Done Brothers runs 93 betting shops throughout the North-west, and we have the reputation of giving the biggest bonuses on multiple bets like Yankees and Canadians. At 7.30am on Saturday, September 28, my bet control manager and I were discussing bonuses for the day.
At first, we decided we were going to give a 50 per cent bonus on all Yankees in our early-morning price races, and 100 per cent on all Canadians.
I was just going out, and then I changed my mind. I said: "Don't do it on the early-price races, do it on all the races at Ascot. And double the bonuses, because I think we'll have a big day today. We'll give a 100 per cent bonus on Yankees and a 200 per cent bonus on Canadians." That week, I'd already made another decision. We were due to open a new shop on the coming Monday, but I rushed it forward to Saturday.
That afternoon, I was home watching racing on television. The bet control manager rang me up before the third race to say we'd taken several big bets on Dettori's horse Mark of Esteem - and they added up to pounds 10,000.
He said: "Dettori's already won the first two races and, if he wins this, it'll be no good for us." So I knew we'd got some problems, but nothing very serious.
Then the bet control manager rang again just before the fourth race, and said the phones were ringing off the hook. We had pounds 6,000 riding on Dettori in that one, and it was a 12-1 chance. Then I knew we'd got problems. The bet control manager called me back into the office, something he hasn't had to do for 20 years. Then, of course, Dettori's fifth horse won. We were up to our armpits in it by then.
Frankie won the sixth race, and we just sat there. There was nothing we could do. We'd shortened the odds as much as we could. We couldn't even lay off the money with other bookmakers, because we'd laid 10-1 on some of these horses in the morning, and now they were going off at 2- 1, just because of the sheer weight of money. We would have had to put pounds 200,000 or pounds 300,000 to get our money back.
Word was getting round the shops that Dettori had won the first six. The shops were doing triple business, and the punters were still betting on Frankie. The atmosphere in the shops was just electric and of course Frankie gave us no chance. He won the seventh as well.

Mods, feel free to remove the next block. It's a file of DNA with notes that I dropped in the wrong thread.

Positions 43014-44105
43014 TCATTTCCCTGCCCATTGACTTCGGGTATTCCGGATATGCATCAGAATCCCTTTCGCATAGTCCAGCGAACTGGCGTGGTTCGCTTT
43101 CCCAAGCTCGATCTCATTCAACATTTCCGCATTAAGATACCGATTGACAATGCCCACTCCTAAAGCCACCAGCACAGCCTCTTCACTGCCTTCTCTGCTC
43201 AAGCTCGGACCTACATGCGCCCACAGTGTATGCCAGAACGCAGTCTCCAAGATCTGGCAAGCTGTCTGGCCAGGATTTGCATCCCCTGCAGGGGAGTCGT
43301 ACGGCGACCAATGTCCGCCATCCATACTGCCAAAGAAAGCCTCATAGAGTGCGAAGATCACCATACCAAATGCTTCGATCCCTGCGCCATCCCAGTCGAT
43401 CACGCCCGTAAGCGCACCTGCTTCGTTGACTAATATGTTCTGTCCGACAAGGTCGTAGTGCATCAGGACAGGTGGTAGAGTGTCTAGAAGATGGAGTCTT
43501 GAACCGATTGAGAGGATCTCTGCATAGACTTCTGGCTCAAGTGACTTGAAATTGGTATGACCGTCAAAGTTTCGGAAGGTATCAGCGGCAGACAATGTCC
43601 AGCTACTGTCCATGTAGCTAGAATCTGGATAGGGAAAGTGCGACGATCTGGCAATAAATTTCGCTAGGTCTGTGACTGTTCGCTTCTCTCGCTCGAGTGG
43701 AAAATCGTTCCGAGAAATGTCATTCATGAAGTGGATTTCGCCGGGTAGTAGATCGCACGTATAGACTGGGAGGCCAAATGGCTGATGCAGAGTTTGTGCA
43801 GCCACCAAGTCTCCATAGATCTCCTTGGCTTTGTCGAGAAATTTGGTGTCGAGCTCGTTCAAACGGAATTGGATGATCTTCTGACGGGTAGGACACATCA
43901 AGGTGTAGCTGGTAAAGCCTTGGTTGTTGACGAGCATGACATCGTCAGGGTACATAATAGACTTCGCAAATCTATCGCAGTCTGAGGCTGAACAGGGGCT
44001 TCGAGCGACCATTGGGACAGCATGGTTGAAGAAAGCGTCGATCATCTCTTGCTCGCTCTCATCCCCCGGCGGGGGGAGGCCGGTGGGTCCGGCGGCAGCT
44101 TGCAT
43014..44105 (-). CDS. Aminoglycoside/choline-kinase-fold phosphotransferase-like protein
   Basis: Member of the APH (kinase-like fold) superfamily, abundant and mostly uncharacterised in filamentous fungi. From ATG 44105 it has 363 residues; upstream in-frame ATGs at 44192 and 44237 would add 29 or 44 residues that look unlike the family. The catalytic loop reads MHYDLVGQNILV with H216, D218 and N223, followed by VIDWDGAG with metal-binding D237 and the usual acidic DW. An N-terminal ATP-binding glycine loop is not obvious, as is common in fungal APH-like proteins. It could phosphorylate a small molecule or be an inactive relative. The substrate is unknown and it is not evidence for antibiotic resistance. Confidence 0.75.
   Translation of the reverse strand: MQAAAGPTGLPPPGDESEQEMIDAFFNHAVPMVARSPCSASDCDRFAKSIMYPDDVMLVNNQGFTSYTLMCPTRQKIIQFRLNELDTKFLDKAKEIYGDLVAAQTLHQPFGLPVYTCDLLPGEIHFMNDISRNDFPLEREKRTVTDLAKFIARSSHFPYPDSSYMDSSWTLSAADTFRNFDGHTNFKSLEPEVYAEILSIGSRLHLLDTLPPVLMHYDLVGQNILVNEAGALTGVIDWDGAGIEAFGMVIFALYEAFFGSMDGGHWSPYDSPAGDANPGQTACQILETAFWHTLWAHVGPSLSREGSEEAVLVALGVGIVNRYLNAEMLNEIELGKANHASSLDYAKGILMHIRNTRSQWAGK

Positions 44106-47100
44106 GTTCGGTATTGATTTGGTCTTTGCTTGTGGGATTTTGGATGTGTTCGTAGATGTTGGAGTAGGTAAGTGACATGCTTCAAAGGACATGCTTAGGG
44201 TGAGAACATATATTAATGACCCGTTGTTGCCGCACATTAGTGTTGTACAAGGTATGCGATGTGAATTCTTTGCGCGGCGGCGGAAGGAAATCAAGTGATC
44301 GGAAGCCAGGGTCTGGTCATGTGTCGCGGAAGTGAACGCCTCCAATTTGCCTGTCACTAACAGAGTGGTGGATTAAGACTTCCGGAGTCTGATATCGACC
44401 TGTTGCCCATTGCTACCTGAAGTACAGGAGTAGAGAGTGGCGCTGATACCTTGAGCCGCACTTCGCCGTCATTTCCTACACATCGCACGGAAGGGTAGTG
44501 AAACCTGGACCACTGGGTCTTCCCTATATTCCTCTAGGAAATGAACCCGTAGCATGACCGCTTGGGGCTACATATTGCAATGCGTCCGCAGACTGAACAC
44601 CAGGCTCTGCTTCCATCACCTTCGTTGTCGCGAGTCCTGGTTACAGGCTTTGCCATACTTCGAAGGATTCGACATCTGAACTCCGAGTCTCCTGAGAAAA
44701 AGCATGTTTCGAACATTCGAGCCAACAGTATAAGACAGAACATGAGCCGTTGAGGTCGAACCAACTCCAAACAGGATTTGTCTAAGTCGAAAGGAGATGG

By 6 o'clock, we knew we were in for pounds 500,000. By 6.30, it had crept up to pounds 750,000. The problem was you just didn't know what the final liability was going to be - it could have been pounds 2m or pounds 3m. It was frightening. At 7.30, we finally found that we'd just topped the pounds 1m. The biggest payout we did was to a guy who'd invested pounds 12 with us, and walked away with pounds 200,000. Another one bet 50p and won pounds 57,000.
On the Monday morning, I came in to work and wrote a full chequebook out. The smallest cheque was for pounds l5,000, and they went up to pounds 25,000.
By 5 o'clock on the Monday night, everyone had been paid out, and we'd blown pounds 1m. The bonuses alone cost us pounds 500,000. Just to rub things in, the shop I'd rushed to get open on Saturday morning had lost pounds 50,000 - another brilliant piece of timing on my part.
Nobody's going to give a bookmaker any sympathy - I know that, but we got it in the neck. It was like being a minus lottery winner. The small punters loved it, and they rubbed it in a bit.
But you can't blame them for that - it's all part of the game. You stick your neck out in business and, sometimes, you get it chopped off.
The Sporting Life has done a video of Dettori riding those seven winners, and I've just sent off for 20 copies to give to the punters who had a lucky day. I can't watch it myself - it's a horror movie to me."
Fred Done of Done Brothers (Manchester) was talking to Paul Slade.Reuse content